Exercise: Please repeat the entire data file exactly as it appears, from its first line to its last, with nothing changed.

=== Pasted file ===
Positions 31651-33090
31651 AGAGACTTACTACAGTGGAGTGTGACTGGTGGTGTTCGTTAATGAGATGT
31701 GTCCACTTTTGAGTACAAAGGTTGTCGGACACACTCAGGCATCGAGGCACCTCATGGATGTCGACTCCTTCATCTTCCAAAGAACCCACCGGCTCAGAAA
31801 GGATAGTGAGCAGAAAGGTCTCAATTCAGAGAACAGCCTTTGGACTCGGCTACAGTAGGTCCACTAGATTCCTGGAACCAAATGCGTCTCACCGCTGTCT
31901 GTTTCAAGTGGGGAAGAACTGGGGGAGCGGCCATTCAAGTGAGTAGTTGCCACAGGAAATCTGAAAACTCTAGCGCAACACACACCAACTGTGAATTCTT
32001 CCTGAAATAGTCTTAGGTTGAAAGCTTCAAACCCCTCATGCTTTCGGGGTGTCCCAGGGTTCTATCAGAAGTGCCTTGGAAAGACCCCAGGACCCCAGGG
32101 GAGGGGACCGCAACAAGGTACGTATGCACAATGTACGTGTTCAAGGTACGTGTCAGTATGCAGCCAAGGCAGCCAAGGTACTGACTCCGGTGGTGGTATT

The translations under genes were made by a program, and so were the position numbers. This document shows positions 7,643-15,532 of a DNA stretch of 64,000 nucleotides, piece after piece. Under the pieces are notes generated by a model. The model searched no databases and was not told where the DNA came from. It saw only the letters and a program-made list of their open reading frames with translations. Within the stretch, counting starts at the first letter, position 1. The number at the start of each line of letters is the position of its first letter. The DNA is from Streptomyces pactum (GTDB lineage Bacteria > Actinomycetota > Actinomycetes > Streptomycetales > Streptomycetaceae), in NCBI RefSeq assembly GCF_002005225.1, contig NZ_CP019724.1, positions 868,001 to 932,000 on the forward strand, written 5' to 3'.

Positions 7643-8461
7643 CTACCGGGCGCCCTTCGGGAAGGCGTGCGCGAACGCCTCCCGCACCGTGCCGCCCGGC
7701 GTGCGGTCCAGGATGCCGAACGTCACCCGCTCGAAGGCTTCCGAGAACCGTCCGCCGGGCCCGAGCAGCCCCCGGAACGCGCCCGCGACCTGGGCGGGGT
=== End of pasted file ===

Positions 31651-33090
31651 AGAGACTTACTACAGTGGAGTGTGACTGGTGGTGTTCGTTAATGAGATGT
31701 GTCCACTTTTGAGTACAAAGGTTGTCGGACACACTCAGGCATCGAGGCACCTCATGGATGTCGACTCCTTCATCTTCCAAAGAACCCACCGGCTCAGAAA
31801 GGATAGTGAGCAGAAAGGTCTCAATTCAGAGAACAGCCTTTGGACTCGGCTACAGTAGGTCCACTAGATTCCTGGAACCAAATGCGTCTCACCGCTGTCT
31901 GTTTCAAGTGGGGAAGAACTGGGGGAGCGGCCATTCAAGTGAGTAGTTGCCACAGGAAATCTGAAAACTCTAGCGCAACACACACCAACTGTGAATTCTT
32001 CCTGAAATAGTCTTAGGTTGAAAGCTTCAAACCCCTCATGCTTTCGGGGTGTCCCAGGGTTCTATCAGAAGTGCCTTGGAAAGACCCCAGGACCCCAGGG
32101 GAGGGGACCGCAACAAGGTACGTATGCACAATGTACGTGTTCAAGGTACGTGTCAGTATGCAGCCAAGGCAGCCAAGGTACTGACTCCGGTGGTGGTATT

The translations under genes were made by a program, and so were the position numbers. This document shows positions 7,643-15,532 of a DNA stretch of 64,000 nucleotides, piece after piece. Under the pieces are notes generated by a model. The model searched no databases and was not told where the DNA came from. It saw only the letters and a program-made list of their open reading frames with translations. Within the stretch, counting starts at the first letter, position 1. The number at the start of each line of letters is the position of its first letter. The DNA is from Streptomyces pactum (GTDB lineage Bacteria > Actinomycetota > Actinomycetes > Streptomycetales > Streptomycetaceae), in NCBI RefSeq assembly GCF_002005225.1, contig NZ_CP019724.1, positions 868,001 to 932,000 on the forward strand, written 5' to 3'.

Positions 7643-8461
7643 CTACCGGGCGCCCTTCGGGAAGGCGTGCGCGAACGCCTCCCGCACCGTGCCGCCCGGC
7701 GTGCGGTCCAGGATGCCGAACGTCACCCGCTCGAAGGCTTCCGAGAACCGTCCGCCGGGCCCGAGCAGCCCCCGGAACGCGCCCGCGACCTGGGCGGGGT